Embedding New Techniques

For my Practicing Digital Fellowship period, I used the time to experiment with several different changes to my courses that included aspects of digital pedagogy, open education, information literacy, and other creative approaches to teaching and learning, while incorporating hybrid course design. Below are the changes I incorporated into my courses and a discussion relating to my experience implementing these changes.

ART 460: Digital Studio

  • Embedded Flipgrid as a creative discussion forum.

ART 280: Introduction to Photography and Digital Imaging

  • Embedded Open Educational Resources from the OER Commons into the course.

ART 205: Art, Technology, & Society

  • Embedded two learning modules based on the K. Patricia Cross Academy’s “Online Resource Scavenger Hunt” and “Fact or Opinion” teaching techniques.
  • I opened my Art & Society lectures that were part of this course to the other Digital Fellows.

Discussion of implementation:

ART 460: Digital Studio:

In my ART 460: Digital Studio Course I embedded Flipgrid as a new discussion forum in the class. Previous iterations of the course had used the standard Moodle discussion forums. For my Practicing Digital Fellowship, I was looking for new ways to engage my students with technology as they studied the ways artists in the past have engaged with and adapted new technologies into their practice. I embedded Fligrid as a discussion forum into a discussion about the creative use of early video technology as it emerged in artistic practice. Much of the work in the early years of video art employed long takes and minimal editing because video editing equipment did not exist. For my student’s responses, to a screening of a collection of early video art, I asked them to use Flipgrid which has a similar immediacy as well as a lack of video editing functions built into the program. They were asked to creatively respond to the works in this screening, and comment on their classmate’s posts using Flipgrid as a creative medium. The implementation was a great success. They really loved directly engaging with the material in this way and demonstrated connections to the works in the screening in the ways they engaged with Flipgrid. Beyond the creativity demonstrated in their discussions, I also had them fill out a Google Forms survey about their experience with Flipgrid in this assignment. In the survey I asked:

  • Have you ever used Flipgrid before, if so please describe
  • Did you like Flipgrid as a discussion forum in general
  • Did you like Flipgrid for this assignment in particular
  • What were some of the elements of this assignment you enjoyed the most
  • Is there anything you would change about this assignment

My students with few exceptions had not used Flipgrid previously. They stated they liked it in general and it made sense for this assignment in particular. As far as aspects they enjoyed the most, they stated they enjoyed listening to others’ responses rather than reading them, they enjoyed the various ways they could personalize their video response with text, filters, stickers, and gifs. They also stated that they particularly enjoyed using effects that related to work from the screening. In this way, they saw a direct connection to these early video artists and were able to see the legacy of the techniques these early video artists developed. Overall, this project accomplished what I set out to do, and the students engaged with the material in a fun and creative way.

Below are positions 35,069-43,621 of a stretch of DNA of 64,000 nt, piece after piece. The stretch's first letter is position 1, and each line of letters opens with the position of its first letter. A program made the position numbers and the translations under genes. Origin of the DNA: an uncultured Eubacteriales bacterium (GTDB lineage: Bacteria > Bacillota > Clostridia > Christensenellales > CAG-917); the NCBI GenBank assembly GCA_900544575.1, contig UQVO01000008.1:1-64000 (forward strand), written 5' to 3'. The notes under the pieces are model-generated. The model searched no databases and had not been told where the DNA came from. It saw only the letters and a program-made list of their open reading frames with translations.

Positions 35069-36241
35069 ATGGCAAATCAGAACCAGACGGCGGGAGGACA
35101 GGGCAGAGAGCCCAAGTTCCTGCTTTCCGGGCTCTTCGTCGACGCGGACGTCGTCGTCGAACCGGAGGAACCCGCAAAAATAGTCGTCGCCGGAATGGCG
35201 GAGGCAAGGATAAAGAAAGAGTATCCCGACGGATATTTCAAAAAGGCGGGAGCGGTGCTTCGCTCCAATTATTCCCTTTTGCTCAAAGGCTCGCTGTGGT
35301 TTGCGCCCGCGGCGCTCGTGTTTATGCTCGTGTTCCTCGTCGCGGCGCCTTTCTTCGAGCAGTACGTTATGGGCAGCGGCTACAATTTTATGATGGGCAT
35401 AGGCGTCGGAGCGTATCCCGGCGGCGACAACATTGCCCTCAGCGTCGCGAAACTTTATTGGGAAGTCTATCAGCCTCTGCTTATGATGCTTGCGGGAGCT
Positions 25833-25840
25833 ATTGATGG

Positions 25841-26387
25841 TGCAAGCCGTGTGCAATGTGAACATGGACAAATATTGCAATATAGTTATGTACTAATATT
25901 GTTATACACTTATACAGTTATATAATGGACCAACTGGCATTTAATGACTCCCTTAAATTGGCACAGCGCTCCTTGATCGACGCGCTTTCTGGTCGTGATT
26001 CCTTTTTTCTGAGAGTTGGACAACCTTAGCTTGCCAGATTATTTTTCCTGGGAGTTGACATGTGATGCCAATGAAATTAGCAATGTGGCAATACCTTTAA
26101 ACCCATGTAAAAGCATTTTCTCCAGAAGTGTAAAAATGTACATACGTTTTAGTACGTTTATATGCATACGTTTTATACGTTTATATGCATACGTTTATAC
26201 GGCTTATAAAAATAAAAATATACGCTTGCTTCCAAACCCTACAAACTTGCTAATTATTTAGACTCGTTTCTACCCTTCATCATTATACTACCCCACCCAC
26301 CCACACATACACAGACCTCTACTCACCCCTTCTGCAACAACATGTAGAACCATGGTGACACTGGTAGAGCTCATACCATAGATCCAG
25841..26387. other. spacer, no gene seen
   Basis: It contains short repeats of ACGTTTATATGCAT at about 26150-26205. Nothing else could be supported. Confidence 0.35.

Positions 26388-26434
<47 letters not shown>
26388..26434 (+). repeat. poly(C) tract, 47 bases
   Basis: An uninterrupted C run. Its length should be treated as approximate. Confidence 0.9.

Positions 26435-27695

ART 280: Introduction to Photography and Digital Imaging:

In my ART 280: Introduction to Photography and Digital Imaging course I scoured and embedded several Open Educational Resources sourced from the OER Commons. These resources were supplementary to the main course materials, but many students commented on the usefulness of the additional resources.

ART 205: Art, Technology, & Society:

My ART 205: Art, Technology, & Society course is a research and writing-intensive course in which students are introduced to all of the services and resources available to them through the Mulva Library (one-on-one research assistance, navigating the library’s physical and database collections, making use of InterLibrary loan, etc), and online research methods as they practice art historical research. With online research methods being a component of the course I adapted and embedded the “Online Resource Scavenger Hunt” and “Fact or Opinion” teaching techniques from the K. Patricia Cross Academy. I did not use these resources directly but adapted the material to suit the needs of this course. These techniques provided a solid foundation for the students in assessing the suitability and reliability of the sources they encountered online in their research throughout the semester. 

Additionally, as a Practicing Digital Fellow, I opened my Art & Society lectures that were part of this course to the other Digital Fellows. I hosted two visiting artist lectures through Zoom. I hosted the Oglala Lakota performance artist, visual artist, and composer Kite on February 24th and the Italian conceptual artist and hacktivist, Paolo Cirio on March 10th. Both of these artists use technology in interesting and innovative ways. Cirio’s work embodies hacker ethics, such as open access, privacy policies, and the critique of economic, legal, and political models, and Kite’s research is concerned with contemporary Lakota ontologies through research-creation, computational media, and performance. Both of these lectures were supported by the Faculty Mini-Grant Program through the Norman Miller Center for Peace, Justice, and Public Understanding.

The lectures can be viewed at these links:

Kite SNC Lecture 02.24.2022: https://vimeo.com/manage/videos/681551994/04dc653e6c

Paolo Cirio SNC Lecture 03.10.2022: https://vimeo.com/manage/videos/686840449/debd07d51d

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